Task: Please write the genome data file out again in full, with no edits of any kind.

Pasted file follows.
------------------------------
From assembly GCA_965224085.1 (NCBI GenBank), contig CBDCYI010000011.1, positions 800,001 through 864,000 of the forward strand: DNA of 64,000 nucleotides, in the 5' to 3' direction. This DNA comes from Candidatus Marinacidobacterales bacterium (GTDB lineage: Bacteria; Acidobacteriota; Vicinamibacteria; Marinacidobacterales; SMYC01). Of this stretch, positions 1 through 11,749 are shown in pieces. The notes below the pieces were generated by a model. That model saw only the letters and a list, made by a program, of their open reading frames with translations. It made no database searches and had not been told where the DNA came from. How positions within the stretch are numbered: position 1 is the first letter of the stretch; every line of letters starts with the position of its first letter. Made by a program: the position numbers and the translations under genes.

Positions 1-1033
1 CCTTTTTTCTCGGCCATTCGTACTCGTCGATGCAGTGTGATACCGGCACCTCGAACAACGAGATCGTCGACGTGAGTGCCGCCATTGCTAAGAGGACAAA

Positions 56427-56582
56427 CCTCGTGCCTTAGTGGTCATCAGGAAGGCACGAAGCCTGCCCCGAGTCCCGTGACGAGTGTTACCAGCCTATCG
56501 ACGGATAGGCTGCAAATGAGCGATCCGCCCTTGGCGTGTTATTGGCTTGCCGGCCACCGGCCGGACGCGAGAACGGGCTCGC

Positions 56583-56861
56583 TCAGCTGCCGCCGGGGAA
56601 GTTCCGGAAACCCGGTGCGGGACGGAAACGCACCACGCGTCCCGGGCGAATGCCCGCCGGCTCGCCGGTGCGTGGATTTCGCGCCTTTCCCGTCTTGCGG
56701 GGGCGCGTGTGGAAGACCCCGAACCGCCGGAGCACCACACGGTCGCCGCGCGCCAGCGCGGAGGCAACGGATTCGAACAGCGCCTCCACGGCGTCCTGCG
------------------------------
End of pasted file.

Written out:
From assembly GCA_965224085.1 (NCBI GenBank), contig CBDCYI010000011.1, positions 800,001 through 864,000 of the forward strand: DNA of 64,000 nucleotides, in the 5' to 3' direction. This DNA comes from Candidatus Marinacidobacterales bacterium (GTDB lineage: Bacteria; Acidobacteriota; Vicinamibacteria; Marinacidobacterales; SMYC01). Of this stretch, positions 1 through 11,749 are shown in pieces. The notes below the pieces were generated by a model. That model saw only the letters and a list, made by a program, of their open reading frames with translations. It made no database searches and had not been told where the DNA came from. How positions within the stretch are numbered: position 1 is the first letter of the stretch; every line of letters starts with the position of its first letter. Made by a program: the position numbers and the translations under genes.

Positions 1-1033
1 CCTTTTTTCTCGGCCATTCGTACTCGTCGATGCAGTGTGATACCGGCACCTCGAACAACGAGATCGTCGACGTGAGTGCCGCCATTGCTAAGAGGACAAA

Positions 56427-56582
56427 CCTCGTGCCTTAGTGGTCATCAGGAAGGCACGAAGCCTGCCCCGAGTCCCGTGACGAGTGTTACCAGCCTATCG
56501 ACGGATAGGCTGCAAATGAGCGATCCGCCCTTGGCGTGTTATTGGCTTGCCGGCCACCGGCCGGACGCGAGAACGGGCTCGC

Positions 56583-56861
56583 TCAGCTGCCGCCGGGGAA
56601 GTTCCGGAAACCCGGTGCGGGACGGAAACGCACCACGCGTCCCGGGCGAATGCCCGCCGGCTCGCCGGTGCGTGGATTTCGCGCCTTTCCCGTCTTGCGG
56701 GGGCGCGTGTGGAAGACCCCGAACCGCCGGAGCACCACACGGTCGCCGCGCGCCAGCGCGGAGGCAACGGATTCGAACAGCGCCTCCACGGCGTCCTGCG